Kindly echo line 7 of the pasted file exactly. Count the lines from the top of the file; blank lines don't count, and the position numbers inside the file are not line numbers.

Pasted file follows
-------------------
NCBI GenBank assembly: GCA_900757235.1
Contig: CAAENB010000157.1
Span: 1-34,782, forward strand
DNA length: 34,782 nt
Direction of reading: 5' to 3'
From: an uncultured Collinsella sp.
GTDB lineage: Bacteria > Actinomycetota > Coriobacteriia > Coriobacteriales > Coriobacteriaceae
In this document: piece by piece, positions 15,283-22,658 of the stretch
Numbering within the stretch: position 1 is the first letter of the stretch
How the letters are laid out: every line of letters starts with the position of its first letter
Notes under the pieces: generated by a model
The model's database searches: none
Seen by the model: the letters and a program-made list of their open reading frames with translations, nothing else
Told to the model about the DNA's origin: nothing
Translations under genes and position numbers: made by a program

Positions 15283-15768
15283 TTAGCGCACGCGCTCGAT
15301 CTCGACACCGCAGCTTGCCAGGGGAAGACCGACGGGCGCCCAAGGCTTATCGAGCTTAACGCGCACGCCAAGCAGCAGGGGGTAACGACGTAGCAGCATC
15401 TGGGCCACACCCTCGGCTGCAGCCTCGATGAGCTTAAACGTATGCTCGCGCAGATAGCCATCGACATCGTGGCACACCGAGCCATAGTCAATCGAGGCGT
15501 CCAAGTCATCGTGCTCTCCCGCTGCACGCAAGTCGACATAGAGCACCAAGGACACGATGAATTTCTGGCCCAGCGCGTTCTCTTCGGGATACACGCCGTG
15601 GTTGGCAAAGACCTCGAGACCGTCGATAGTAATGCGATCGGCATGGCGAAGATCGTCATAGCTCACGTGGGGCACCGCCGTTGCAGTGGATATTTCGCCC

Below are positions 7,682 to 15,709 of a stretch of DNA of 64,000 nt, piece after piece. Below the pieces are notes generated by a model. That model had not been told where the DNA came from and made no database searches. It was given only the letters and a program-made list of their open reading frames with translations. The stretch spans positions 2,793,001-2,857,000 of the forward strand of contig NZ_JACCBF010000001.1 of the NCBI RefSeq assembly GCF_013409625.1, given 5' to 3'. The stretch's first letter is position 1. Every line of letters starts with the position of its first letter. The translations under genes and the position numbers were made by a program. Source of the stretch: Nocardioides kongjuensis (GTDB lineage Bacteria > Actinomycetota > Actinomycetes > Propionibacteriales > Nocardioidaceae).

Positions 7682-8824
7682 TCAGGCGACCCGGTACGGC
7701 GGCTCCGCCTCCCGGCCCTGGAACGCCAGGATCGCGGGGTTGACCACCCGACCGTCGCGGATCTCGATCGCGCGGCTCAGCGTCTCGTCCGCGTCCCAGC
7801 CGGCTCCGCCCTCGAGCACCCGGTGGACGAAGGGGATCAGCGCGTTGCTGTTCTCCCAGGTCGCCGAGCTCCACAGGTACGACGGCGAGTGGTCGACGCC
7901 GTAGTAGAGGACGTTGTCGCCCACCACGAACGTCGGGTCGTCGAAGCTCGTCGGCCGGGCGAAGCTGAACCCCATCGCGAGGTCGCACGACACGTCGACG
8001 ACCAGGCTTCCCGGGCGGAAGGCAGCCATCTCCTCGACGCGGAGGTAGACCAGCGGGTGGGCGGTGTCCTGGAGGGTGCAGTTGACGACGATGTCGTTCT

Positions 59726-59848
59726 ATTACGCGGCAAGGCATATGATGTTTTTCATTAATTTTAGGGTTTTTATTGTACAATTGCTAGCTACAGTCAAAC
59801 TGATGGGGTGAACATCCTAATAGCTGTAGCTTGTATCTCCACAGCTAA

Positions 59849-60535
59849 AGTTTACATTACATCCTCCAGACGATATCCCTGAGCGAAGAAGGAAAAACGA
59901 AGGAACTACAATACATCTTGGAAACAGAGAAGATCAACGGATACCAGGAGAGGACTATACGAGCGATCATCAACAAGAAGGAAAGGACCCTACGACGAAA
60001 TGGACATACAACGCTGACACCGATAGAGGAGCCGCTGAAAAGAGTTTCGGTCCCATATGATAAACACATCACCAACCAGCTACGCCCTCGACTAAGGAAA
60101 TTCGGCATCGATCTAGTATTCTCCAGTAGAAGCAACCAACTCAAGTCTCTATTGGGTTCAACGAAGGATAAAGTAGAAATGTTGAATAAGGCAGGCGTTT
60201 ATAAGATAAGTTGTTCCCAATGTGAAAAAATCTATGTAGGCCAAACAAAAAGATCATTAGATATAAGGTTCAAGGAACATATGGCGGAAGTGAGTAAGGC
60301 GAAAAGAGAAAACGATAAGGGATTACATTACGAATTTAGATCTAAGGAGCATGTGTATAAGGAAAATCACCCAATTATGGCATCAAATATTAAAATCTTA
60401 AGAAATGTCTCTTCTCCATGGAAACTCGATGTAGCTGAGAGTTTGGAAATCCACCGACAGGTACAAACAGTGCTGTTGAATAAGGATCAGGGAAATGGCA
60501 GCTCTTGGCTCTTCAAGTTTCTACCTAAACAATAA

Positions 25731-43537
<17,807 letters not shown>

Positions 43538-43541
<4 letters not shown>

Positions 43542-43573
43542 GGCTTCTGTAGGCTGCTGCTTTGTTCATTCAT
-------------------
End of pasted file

GTDB lineage: Bacteria > Actinomycetota > Coriobacteriia > Coriobacteriales > Coriobacteriaceae